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Harry Choates - Fiddle King Of Cajun Swing

CAT. #: 380


Price: $15.00

CD 380

Harry Choates - fiddle and vocals with: Johnnie Mae Smirle (Manuel) - piano; Joe Manuel - banjo; B.D. Williams - bass; Eddie Pursley - guitar; Ron Ray “Pee Wee” Lyons or Julius “Papa Cairo” Lamperez - steel guitar.

Harry Choates played a combination of Cajun and Western swing and immortalized “Jole Blon,” which he made into a hit in 1946. Here are most of his best recordings for the Gold Star label from that period just prior to his untimely death in 1951.
Note: Harry Choates' original hit of "Jole Blonde" is not on this CD but is on CD 331 - Vol. 1 of “J'ai Été Au Bal.”
Some of this material was previously issued on ARH LP 5027.

1. Allons A Lafayette
2. Basile Waltz
3. Cajun Hop
4. Port Arthur Waltz
5. Harry Choates Special
6. It Won't Be Long
7. Wrong Keyhole
8. Draggin' The Bow
9. Te Petite
10. Rubber Dolly
11. Louisiana
12. Poor Hobo
13. Devil In The Bayou
14. Rye Whiskey
15. Fais Do Do Stomp
16. Lawtell Waltz
17. Bayou Pon Pon
18. Chere Meon
19. Harry Choates Blues
20. Mari Jole Blon
21. Honky Tonking Days
22. Grand Mamou
23. Je Pase Durvan Ta Port
24. Hackberry Hop
25. Jole Brun
26. Louisiana Boogie

REVIEW

“The French ingredients in his music are generally mixed in with other elements, in particular Western Swing or honky tonk country music. In fact on a few tracks, there are little or no French characteristics at all. I'm not sure whether Choates is an acquired taste or whether if that unique appeal of his doesn't grab you right from the start you can give up trying. For he was, if anything, an individual and the appeal of his music is its sheer distinctiveness - the easy jogging beat, smooth fiddle, whooping vocal and gliding steel guitar are pretty unmistakable, especially when combined with the jubilant cries of `Eh, ha ha.' There is a feeling of a musician at ease with himself, at ease with his talent and at ease with the world. Of course, this could hardly be farther from the truth, for just as his music was maverick, so also was his life. A prodigious drinker, he lived hard and died tragically, before he had reached his 30th birthday, in a jail cell in Texas. His big hit `Jole Blon'- is not here (though her cousin `Jole Brun'- is), but we have 26 other titles from Gold Star, made between 1946 and 1950. Choates could play Cajun standards like `Allons A Lafayette'- (show me a Cajun musician who can't) and `Bayou Pon Pon' or he could stretch out on Western Swing style pieces like `Draggin' The Bow.' Whatever he did, he added a touch of something that was his very own — brilliant, often remarkably beautiful fiddle playing, and his own eccentric garbled French vocals. Personally, I love it and am positively delighted that this CD version of a long-loved Arhoolie LP gives me a bonus of 10 more wonderful tracks of it.”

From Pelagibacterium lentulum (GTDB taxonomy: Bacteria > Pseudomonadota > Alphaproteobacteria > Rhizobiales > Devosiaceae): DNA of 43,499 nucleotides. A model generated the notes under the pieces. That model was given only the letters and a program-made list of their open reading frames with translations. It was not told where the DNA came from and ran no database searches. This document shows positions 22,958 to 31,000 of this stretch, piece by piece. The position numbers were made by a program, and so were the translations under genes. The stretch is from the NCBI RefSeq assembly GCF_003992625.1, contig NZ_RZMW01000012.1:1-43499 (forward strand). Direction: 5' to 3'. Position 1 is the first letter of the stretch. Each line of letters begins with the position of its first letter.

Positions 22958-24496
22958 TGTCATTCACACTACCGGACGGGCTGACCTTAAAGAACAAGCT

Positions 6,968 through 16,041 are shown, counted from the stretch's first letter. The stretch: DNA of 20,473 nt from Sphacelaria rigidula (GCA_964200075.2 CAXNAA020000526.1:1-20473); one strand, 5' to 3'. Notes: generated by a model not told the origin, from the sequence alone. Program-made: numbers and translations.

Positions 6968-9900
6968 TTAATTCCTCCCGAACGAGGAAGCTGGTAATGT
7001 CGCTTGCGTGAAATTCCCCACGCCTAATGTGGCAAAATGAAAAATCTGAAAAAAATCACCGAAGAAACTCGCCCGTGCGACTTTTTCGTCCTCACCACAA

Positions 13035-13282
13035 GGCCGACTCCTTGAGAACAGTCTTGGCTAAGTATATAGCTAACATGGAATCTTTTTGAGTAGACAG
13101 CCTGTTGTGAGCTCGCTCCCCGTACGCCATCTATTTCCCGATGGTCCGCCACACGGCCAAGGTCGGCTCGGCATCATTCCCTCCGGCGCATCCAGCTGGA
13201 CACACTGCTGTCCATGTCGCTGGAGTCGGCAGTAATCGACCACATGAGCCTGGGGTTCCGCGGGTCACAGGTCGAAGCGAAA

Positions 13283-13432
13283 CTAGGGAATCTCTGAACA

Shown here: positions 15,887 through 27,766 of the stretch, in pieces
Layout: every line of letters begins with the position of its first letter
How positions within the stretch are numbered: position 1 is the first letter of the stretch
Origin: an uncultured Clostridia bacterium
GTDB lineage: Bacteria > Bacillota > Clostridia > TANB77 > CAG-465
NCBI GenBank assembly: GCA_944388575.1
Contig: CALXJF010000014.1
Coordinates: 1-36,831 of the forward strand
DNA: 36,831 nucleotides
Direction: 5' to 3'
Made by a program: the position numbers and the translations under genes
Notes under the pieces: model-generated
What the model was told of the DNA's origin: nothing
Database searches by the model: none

(Ray Templeton — Blues & Rhythm)